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It's time to: Temperate gardens in June

After a big growing season, early winter offers an opportunity to restore a little order.

Sharpen those secateurs and get ready, because it's time to whip things into shape in the temperate garden this June.


Grevillea 'Peaches & Cream'.



The large-flowered hybrid grevilleas such as ‘Peaches and Cream’, pictured above, ‘Ned Kelly’, ‘Superb’ and ‘Sylvia’ are at their peak in June. These shrubs make gorgeous winter colour and offer nectar-rich blooms for bird.



Trim the flowered steams of hydrangea back to a pair of plump healthy buds. Leave any canes that didn’t flower this year as these will bloom in summer. Make hardwood cuttings from the off-cuts.

Remove weeds, such as chick weed or petty spurge, which can shelter pests and diseases over winter. Vigilance now will pay off in reduced problems in spring.



Choose a camellia while they are in full bloom. Narrow down the huge range by selecting for flower colour and form, and shrub size and habit. Many varieties suit containers for use by balcony and courtyard gardeners. Choose wisely as you’ll enjoy these long-lived winter beauties for years to come.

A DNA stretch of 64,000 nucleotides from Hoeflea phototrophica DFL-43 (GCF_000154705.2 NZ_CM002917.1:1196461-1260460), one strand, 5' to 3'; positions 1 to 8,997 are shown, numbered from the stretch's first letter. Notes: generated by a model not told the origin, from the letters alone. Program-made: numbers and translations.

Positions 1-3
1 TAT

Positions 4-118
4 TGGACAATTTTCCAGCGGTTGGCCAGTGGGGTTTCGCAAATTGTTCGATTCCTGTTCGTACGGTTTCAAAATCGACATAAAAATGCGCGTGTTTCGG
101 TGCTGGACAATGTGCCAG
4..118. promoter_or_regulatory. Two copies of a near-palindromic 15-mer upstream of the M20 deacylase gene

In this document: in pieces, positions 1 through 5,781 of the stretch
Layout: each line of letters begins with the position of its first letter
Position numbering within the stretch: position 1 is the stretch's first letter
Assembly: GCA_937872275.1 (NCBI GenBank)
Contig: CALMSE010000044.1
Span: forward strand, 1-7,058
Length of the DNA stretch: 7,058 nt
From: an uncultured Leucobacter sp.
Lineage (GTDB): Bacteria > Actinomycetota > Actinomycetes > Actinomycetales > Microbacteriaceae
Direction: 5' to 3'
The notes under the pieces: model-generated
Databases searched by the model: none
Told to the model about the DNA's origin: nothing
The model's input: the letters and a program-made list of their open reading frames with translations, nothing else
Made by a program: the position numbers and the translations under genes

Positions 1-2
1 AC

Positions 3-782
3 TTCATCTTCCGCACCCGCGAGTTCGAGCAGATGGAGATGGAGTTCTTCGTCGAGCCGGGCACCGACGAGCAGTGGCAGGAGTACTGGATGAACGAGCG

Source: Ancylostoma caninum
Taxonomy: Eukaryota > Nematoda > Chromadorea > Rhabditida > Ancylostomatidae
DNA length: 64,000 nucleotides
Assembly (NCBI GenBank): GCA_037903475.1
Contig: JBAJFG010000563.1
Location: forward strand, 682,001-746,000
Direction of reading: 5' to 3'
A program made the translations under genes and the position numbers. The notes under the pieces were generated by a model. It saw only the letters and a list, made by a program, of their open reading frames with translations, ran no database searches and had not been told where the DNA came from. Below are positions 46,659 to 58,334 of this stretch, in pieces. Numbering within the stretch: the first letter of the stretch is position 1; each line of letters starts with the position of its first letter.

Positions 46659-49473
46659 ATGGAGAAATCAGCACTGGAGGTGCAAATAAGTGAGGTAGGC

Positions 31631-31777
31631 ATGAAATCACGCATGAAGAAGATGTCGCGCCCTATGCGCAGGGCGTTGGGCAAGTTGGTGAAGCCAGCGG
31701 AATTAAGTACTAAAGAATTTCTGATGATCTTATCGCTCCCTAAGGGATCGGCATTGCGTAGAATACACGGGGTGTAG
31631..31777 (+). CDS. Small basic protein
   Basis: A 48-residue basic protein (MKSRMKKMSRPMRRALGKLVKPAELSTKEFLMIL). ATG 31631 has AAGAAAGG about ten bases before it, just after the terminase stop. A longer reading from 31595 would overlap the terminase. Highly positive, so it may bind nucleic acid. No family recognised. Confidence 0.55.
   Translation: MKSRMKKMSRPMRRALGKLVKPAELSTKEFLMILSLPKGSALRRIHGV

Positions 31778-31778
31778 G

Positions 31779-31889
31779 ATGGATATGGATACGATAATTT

Hit snails and slugs hard before they devour emerging bulbs and flower seedlings. Use beer traps or pet-safe baits, or collect snails at night or in the early morning and feed them to the chooks.



Divide up large clumps of perennials, such as Shasta, Michaelmas daisy, Salvia and Penstemon to prevent overcrowding. Lift the clump using a garden fork, the shake off some soil, separate the clump with a knife or your fingers then replant some sections into the garden and the rest into pots to share with gardening friends.

Reduce watering for indoor and sub-tropical outdoor plants. Soggy cold roots can set these plants back over winter, so keep them on the dryer side and use water sparingly.

Protect tender plants from frost damage using frost cloth. Make simple supports using stakes or wire and attach the lightweight cloth. Fortnightly applications of seaweed solution will also help protect against cold stress.


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Author: Elizabeth Swane